(Garage) Rock Band

The Rock Band videogame courts garage bands.

1 min read

This month, I have a cover story in Spectrum magazine about the making of the upcoming videogame, The Beatles:  Rock Band.

But in addition to transforming the Fab Four into a videogame, the makers at Harmonix are serving up something for the unknown rockers - the Rock Band Network.  As Harmonix vice president of product development Greg LoPiccolo tells Gamespot, the company will be debuting this means through which artists can get their own songs onto the Rock Band platform.

"We have a PC tool called Magma that you download from the site, and once all of your multitrack stems and MIDI files are complete, you load them into the Magma tool, which does error checking and tells you if you've got viable stuff. Then you use Magma to transfer it into your Xbox 360, where you can audition it. So you basically play-test your own song until you're happy with it," LoPicollo tells Gamespot, "Once it's fully polished, you log on and upload it to creators.rockband.com, where all the other Creators Club folks can download it and evaluate it. It's a play test and review process where people in the closed forums can give you feedback about your song, whether it was fun, too difficult, or so forth. Then you submit it for formal peer review, which is the second phase of play test. It's more technically oriented, where people are checking for copyright infringement and profanity and technical completeness. Once it passes that, which is sort of an automated process, it gets automatically dropped into the Rock Band Network Store and people can go buy it"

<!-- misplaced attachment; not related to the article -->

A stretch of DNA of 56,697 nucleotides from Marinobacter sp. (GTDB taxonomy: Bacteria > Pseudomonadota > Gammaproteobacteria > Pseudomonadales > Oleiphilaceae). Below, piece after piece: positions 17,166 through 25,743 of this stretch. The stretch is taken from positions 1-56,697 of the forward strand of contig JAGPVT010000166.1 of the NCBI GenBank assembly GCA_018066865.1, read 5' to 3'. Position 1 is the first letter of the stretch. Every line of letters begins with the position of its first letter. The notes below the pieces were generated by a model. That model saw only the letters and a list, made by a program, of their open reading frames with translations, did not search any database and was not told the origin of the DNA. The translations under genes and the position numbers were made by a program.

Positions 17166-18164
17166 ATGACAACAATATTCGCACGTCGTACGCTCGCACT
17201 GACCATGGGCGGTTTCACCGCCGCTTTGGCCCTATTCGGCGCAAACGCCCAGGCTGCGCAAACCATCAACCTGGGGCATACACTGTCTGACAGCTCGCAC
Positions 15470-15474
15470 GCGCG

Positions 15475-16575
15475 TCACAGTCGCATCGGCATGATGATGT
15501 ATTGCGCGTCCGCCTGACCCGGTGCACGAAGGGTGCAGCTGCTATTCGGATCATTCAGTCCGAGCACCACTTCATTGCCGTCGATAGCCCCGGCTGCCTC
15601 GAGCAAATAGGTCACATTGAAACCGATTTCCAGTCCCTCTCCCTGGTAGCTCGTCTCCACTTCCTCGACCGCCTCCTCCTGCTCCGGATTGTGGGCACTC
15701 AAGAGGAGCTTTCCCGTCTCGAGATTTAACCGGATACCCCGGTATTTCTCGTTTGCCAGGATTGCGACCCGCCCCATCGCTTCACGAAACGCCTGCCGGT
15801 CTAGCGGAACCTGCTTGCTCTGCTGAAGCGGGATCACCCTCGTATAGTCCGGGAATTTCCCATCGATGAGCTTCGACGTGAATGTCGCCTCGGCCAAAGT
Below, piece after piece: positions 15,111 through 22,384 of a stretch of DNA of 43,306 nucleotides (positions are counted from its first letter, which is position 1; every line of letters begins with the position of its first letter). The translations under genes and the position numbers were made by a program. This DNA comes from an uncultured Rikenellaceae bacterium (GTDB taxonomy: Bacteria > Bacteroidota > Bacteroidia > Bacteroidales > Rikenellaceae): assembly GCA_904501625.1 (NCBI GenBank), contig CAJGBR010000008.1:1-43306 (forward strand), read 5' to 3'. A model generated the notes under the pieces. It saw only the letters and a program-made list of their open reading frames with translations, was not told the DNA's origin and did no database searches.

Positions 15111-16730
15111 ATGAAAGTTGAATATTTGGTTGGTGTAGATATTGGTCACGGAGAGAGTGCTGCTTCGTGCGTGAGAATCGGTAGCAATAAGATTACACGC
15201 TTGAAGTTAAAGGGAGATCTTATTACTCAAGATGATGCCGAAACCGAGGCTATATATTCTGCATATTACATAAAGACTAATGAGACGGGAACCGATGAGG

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Deep Learning Could Bring the Concert Experience Home

The century-old quest for truly realistic sound production is finally paying off

12 min read
Image containing multiple aspects such as instruments and left and right open hands.
Stuart Bradford

Now that recorded sound has become ubiquitous, we hardly think about it. From our smartphones, smart speakers, TVs, radios, disc players, and car sound systems, it’s an enduring and enjoyable presence in our lives. In 2017, a survey by the polling firm Nielsen suggested that some 90 percent of the U.S. population listens to music regularly and that, on average, they do so 32 hours per week.

Behind this free-flowing pleasure are enormous industries applying technology to the long-standing goal of reproducing sound with the greatest possible realism. From Edison’s phonograph and the horn speakers of the 1880s, successive generations of engineers in pursuit of this ideal invented and exploited countless technologies: triode vacuum tubes, dynamic loudspeakers, magnetic phonograph cartridges, solid-state amplifier circuits in scores of different topologies, electrostatic speakers, optical discs, stereo, and surround sound. And over the past five decades, digital technologies, like audio compression and streaming, have transformed the music industry.

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